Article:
I am torn between majoring in aerospace engineering, physics, or double majoring in both

Hello Engineers,

Throughout my high school years, I have had to deal with several health issues and financial constraints that unfortunately set me back as a result. Before that, I was always a straight A student with a love for mathematics and a deep interest the sciences. However, as a result of my difficulties, I did not complete all of high school (I missed much of 10th, 11th, and 12th grade). With an exponential amount of perseverance, I am now getting back on track and will be taking a high school equivalency test to start college this fall. I am torn between majoring in aerospace engineering, physics, or double majoring in both (I am willing to put in the extra work), and hope to work for NASA, SpaceX, SPAWAR, or other similar company. My questions are: 1)Do you think these are good areas to major in if I want to work with spacecraft and military aircraft, or do you recommend others? 2)Will my difficulties give me a negative stigma in college? and 3) If any of you went through some hardships, how did you deal with it and how did it help you in the future?

Thank you very much for your response!
posted by Giselle, California on June 8, 2016

Answer by Jamie Krakover

Giselle,
First let me say I applaud you for persevering and continuing to reach for your goals despite the struggles you've faced so far. That is the kind of attitude that will make you successful in your career and in life.

In answer to your questions, if you want to work for an aerospace company, I think your best bang for your buck is going to be majoring in aerospace engineering. While most of those companies hire physicists, they are primarily looking for engineers because the engineering background is going to give you the solid foundation and understanding of the kind of work they do. And aerospace engineering specifically will give you the additional knowledge and background in aircraft and spacecraft that will give you a concrete understanding of the products you will be working on. That's not to say physics isn't important because physics and engineering go hand in hand and if you enjoy physics a double major will only give you an additional leg up. But your best understanding of the product you want to work on will come from an aerospace background.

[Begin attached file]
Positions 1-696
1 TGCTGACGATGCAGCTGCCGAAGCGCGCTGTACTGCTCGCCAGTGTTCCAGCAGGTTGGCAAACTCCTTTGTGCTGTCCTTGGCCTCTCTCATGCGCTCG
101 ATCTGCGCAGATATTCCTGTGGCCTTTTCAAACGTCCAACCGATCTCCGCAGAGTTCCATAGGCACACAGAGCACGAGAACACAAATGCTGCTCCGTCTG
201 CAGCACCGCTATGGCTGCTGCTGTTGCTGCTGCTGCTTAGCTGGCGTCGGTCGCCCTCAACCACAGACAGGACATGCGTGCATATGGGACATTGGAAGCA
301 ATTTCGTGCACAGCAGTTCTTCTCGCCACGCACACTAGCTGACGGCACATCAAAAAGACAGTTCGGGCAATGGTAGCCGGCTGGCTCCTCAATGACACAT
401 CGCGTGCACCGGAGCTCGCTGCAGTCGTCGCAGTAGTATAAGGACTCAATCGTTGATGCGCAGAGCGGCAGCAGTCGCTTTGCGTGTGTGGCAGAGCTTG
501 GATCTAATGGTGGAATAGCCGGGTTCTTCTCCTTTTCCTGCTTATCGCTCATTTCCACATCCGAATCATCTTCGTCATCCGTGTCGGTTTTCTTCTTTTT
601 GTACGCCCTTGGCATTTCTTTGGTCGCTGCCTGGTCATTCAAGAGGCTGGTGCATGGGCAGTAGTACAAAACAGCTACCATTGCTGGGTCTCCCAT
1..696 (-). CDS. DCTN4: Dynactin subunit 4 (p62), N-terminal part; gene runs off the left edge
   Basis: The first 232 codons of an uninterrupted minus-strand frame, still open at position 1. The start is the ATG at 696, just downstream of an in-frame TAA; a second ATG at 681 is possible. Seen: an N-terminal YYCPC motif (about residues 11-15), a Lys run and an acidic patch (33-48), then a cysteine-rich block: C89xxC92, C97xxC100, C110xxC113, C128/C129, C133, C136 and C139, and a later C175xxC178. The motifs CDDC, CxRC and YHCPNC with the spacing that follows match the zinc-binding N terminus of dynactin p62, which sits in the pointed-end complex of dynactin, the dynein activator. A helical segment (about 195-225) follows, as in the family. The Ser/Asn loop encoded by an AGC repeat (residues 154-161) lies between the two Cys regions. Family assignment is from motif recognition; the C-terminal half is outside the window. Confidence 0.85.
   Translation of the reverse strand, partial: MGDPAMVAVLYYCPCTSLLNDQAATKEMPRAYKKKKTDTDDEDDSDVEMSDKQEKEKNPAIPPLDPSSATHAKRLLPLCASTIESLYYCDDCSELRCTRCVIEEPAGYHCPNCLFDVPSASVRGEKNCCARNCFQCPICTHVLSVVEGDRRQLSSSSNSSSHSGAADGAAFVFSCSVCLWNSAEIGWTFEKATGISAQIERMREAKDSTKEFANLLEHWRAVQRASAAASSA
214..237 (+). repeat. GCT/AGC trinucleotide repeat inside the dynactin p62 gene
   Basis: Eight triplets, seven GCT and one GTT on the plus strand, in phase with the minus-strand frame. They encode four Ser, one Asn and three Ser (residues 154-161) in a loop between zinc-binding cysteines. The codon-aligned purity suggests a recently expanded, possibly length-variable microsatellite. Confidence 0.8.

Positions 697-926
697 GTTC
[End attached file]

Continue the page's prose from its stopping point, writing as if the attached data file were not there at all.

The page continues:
As for your second question, there is not simple answer. Some people may have an issue with your background and that's okay that's on them. Find the people who like you for your good qualities and your bad. Those that give you a stigma aren't worth your time.

In terms of the third question, I don't know anyone who didn't struggle at some point in their school, career, and/or life. Everyone has hard times now and then, some are better at hiding it than others. That said, I had an extremely tough time in college. Partway through I discovered I had learning disabilities, that had finally caught up to me. And relearning how to learn and effectively navigate school was extremely difficult that late in the game. But it taught me several things:
1.) I'm much stronger than I thought I was.
2.) I can do anything, I just might need to find the way that works for me and it's okay if that way is different than how other people do it.
3.) I shouldn't care so much what other people think. The people I need in my life are those that accept me for my amazing qualities and my faults and don't judge me for either.

In the end, it took me a while, but I finally found who I was and became more comfortable in my own skin. And I was much happier for it.

I wish you the best of luck moving forward into college and your career. It sounds like you are on the right track and have the determination required to make it happen. Go forth and be great, I know you can be!